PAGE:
Darian Leader

Darian Leader on the Marketing of Depression

Darian Leader is a British psychoanalyst and author who studied philosophy in Cambridge and then history of science in Paris, where he also trained as an analyst. He is a founding member of the Centre for Freudian Analysis and Research (CFAR), President of the College of Psychoanalysts, a Trustee of the Freud Museum, and Honorary Visiting Professor in Psychoanalysis at Roehampton University.

Great interview in which Leader discusses mourning, the importance of the arts, and how the marketing of the diagnosis of depression was created by the pharmaceutical industry:

  • “What we’ve seen in the last 40-50 years is that the definition of depression has moved from quite a complicated theory of the human psyche, to one which is simply defined in terms of what drugs people respond to – so the drugs have created the market. The malaise of urban populations needed to find a chemical remedy, and there were billions of dollars to be made from that.”
  • “But there’s always a story behind the symptoms.”
  • “We fall ill instead of remembering”
  • “We’re always pushed to not think about losses, to get over losses, with this absurd idea that if we lose someone through separation or death we have to replace them, find someone else – and of course, how can you ever replace someone you’ve loved? You can’t. Rather, it’s a question of finding a way to make their absence a part of your life: what can you do with your loss, rather than how can you replace it.”
  • “And so the people crying at Lady Di’s death – the tears were absolutely genuine – they just weren’t for her. The public spectacle of the loss was what allowed people to access for a moment, temporarily, their own grief about other things.”
  • “We live in an era in which arts funding is being cut, on a weekly basis … the arts are considered unimportant; yet they’re incredibly important in that they can show people how making and creating can take place  … and showing that we can build something, that we can create something, from an experience of loss – rather than trying to replace something, or get rid of it, or not think about it – but that you can actually do something with it, in however modest a way.”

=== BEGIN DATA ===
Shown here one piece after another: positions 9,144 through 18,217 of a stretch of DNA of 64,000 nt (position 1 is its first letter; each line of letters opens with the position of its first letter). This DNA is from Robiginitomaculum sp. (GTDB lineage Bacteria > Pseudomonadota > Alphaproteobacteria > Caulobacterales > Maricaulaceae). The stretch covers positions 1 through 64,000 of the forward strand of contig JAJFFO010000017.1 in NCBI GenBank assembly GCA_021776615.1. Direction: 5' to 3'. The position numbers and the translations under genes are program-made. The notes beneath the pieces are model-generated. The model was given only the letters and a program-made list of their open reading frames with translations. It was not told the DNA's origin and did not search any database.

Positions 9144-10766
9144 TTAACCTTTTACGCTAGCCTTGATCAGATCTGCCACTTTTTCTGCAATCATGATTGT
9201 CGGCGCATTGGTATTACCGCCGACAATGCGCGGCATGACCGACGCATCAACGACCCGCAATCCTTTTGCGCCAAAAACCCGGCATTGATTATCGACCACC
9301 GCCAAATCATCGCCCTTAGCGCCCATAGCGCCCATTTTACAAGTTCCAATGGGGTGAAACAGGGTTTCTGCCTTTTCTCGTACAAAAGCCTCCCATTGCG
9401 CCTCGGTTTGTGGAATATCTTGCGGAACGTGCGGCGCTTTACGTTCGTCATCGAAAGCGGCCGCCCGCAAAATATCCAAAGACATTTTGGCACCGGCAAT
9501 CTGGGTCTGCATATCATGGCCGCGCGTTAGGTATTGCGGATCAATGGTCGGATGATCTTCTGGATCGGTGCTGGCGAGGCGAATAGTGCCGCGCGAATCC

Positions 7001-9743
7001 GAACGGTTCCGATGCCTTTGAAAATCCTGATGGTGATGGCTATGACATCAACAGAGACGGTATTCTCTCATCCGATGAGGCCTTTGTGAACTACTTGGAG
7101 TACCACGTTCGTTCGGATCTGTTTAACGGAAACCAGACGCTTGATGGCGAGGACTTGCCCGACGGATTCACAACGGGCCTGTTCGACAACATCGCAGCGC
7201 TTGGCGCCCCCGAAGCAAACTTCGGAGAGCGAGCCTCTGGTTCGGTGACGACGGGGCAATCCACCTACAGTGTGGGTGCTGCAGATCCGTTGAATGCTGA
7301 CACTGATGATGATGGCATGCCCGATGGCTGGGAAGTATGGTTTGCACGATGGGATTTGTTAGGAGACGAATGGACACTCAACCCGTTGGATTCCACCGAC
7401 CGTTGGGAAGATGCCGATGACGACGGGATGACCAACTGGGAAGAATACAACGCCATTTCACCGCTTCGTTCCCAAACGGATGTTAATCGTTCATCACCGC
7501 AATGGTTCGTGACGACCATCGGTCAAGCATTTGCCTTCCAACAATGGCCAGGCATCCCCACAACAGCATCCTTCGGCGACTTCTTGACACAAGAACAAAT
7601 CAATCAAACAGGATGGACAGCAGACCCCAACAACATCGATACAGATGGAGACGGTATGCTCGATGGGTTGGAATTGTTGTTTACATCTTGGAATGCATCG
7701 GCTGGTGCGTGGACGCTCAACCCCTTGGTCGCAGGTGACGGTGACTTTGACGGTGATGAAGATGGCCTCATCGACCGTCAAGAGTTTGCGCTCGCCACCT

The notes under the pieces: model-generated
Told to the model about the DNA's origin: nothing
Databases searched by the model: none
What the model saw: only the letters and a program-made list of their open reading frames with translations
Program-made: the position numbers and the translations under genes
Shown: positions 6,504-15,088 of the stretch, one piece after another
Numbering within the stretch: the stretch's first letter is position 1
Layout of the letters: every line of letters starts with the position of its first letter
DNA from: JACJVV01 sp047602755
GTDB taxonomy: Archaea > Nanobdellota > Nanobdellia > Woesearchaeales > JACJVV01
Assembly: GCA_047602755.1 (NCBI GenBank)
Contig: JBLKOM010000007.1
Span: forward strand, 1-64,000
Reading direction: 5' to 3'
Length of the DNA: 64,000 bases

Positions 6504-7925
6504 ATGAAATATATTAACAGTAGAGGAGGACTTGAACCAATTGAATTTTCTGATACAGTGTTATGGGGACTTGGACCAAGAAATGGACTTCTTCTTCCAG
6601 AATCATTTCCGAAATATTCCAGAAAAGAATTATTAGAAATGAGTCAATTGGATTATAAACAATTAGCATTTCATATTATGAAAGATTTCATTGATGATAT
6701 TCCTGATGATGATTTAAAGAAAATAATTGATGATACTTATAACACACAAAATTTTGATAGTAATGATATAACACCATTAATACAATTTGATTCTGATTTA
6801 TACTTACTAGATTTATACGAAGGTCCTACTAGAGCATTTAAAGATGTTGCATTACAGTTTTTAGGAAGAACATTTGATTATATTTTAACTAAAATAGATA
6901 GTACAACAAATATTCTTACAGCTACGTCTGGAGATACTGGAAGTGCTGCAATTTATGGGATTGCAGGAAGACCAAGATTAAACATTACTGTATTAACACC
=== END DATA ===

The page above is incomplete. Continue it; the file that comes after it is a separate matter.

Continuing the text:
• “There’s still an appetite for an easy solution – for a solution that allows you not to think, and not to speak  – because we live basically in an age where there’s no longer room for the complexity and contradiction at the heart of human life.”
  • “We live in a culture where the emphasis is on the idea of the self as a unified agency, which is one-dimensional.”

His most recent books include: What is Madness?; The New Black: Mourning, Melancholia and DepressionWhy Do Women Write More Letters Than They Post?; Promises Lovers Make When It Gets Late; Stealing the Mona Lisa: What Art Stops us from Seeing; Why Do People Get Ill?: Exploring the Mind-body Connection (with David Corfield); Strictly Bipolar; and Introducing Lacan: A Graphic Guide (with Judy Groves)

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